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Indie Rock
INDIE ROCK is a genre of alternative rock that originated in the United States and the United Kingdom in the 1980s. Originally used to describe independent record labels , the term became associated with the music they produced and was initially used interchangeably with alternative rock. As grunge and punk revival bands in the US, and then Britpop bands in the UK, broke into the mainstream in the 1990s, it came to be used to identify those acts that retained an outsider and underground perspective. In the 2000s, as a result of changes in the music industry and the growing importance of the Internet, some indie rock acts began to enjoy commercial success, leading to questions about its meaningfulness as a term. Sometimes used interchangeably with "guitar pop rock ", in the mid-1980s, the term "indie " (or "indie pop ") began to be used to describe the music produced on punk and post-punk labels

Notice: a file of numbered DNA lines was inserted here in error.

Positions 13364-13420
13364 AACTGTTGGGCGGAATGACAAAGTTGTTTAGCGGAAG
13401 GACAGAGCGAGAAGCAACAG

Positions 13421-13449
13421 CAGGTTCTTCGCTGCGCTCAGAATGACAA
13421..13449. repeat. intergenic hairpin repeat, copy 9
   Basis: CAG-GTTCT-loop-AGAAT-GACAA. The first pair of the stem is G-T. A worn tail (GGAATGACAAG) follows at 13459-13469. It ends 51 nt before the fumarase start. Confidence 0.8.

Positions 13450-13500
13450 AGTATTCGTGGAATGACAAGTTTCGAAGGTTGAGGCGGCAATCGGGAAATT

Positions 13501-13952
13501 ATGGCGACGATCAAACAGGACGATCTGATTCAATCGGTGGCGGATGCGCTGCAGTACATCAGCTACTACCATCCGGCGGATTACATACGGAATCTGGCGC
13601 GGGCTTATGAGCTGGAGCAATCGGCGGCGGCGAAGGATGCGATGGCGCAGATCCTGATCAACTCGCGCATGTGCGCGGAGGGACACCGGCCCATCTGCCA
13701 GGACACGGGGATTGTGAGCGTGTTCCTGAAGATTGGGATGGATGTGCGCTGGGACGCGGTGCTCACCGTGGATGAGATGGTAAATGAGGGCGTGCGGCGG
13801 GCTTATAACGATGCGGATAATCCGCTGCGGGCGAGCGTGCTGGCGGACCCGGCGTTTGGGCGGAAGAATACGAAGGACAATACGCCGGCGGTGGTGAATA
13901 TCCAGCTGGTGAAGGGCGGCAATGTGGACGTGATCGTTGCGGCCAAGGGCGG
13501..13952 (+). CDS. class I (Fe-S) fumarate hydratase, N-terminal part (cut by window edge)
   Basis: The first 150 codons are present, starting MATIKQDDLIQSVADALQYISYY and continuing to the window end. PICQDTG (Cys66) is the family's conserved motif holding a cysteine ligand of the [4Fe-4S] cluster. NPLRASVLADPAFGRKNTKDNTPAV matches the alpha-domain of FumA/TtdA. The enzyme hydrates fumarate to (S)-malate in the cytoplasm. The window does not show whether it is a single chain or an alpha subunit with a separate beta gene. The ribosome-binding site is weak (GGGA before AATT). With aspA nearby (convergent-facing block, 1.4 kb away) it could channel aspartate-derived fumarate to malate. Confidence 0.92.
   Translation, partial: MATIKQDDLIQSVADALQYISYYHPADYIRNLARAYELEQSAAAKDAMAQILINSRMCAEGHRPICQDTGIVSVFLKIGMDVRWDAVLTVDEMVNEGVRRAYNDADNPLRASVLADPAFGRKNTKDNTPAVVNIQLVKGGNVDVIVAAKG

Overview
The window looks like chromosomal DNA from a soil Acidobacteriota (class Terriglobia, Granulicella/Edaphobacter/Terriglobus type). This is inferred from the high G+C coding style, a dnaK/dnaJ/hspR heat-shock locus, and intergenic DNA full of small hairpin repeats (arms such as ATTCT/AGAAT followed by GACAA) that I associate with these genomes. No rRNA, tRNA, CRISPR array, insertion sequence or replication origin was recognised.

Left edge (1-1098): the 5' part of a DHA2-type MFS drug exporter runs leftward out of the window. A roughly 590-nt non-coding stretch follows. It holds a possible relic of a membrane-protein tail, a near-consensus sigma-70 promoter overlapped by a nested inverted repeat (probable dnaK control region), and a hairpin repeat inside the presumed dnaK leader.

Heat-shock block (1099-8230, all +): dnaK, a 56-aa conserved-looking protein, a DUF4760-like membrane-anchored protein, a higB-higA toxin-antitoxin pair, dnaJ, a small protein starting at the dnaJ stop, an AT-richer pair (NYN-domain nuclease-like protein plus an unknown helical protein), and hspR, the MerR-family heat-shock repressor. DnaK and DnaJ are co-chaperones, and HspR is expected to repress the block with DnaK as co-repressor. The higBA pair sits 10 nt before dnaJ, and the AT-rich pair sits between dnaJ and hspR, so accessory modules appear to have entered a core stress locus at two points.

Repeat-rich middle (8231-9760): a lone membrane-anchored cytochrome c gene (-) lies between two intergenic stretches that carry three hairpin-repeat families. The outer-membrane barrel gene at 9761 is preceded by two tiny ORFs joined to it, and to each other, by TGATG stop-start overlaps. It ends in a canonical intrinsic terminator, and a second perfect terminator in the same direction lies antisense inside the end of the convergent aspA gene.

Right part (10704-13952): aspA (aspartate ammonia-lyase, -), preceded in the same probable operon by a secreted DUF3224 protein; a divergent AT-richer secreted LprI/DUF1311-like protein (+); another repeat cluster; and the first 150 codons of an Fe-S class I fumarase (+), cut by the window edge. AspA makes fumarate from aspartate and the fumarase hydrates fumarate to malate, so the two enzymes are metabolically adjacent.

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Alternative Rock
ALTERNATIVE ROCK (also called ALTERNATIVE MUSIC, ALT-ROCK or simply ALTERNATIVE) is a style of rock music that emerged from the independent music underground of the 1980s and became widely popular in the 1990s. In this instance, the word "alternative" refers to the genre's distinction from mainstream rock music. The term's original meaning was broader, referring to a generation of musicians unified by their collective debt to either the musical style or simply the independent, DIY ethos of punk rock , which in the late 1970s laid the groundwork for alternative music. At times, "alternative" has been used as a catch-all description for music from underground rock artists that receives mainstream recognition, or for any music, whether rock or not, that is seen to be descended from punk rock (including some examples of punk itself, as well as new wave , and post-punk )
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Post-punk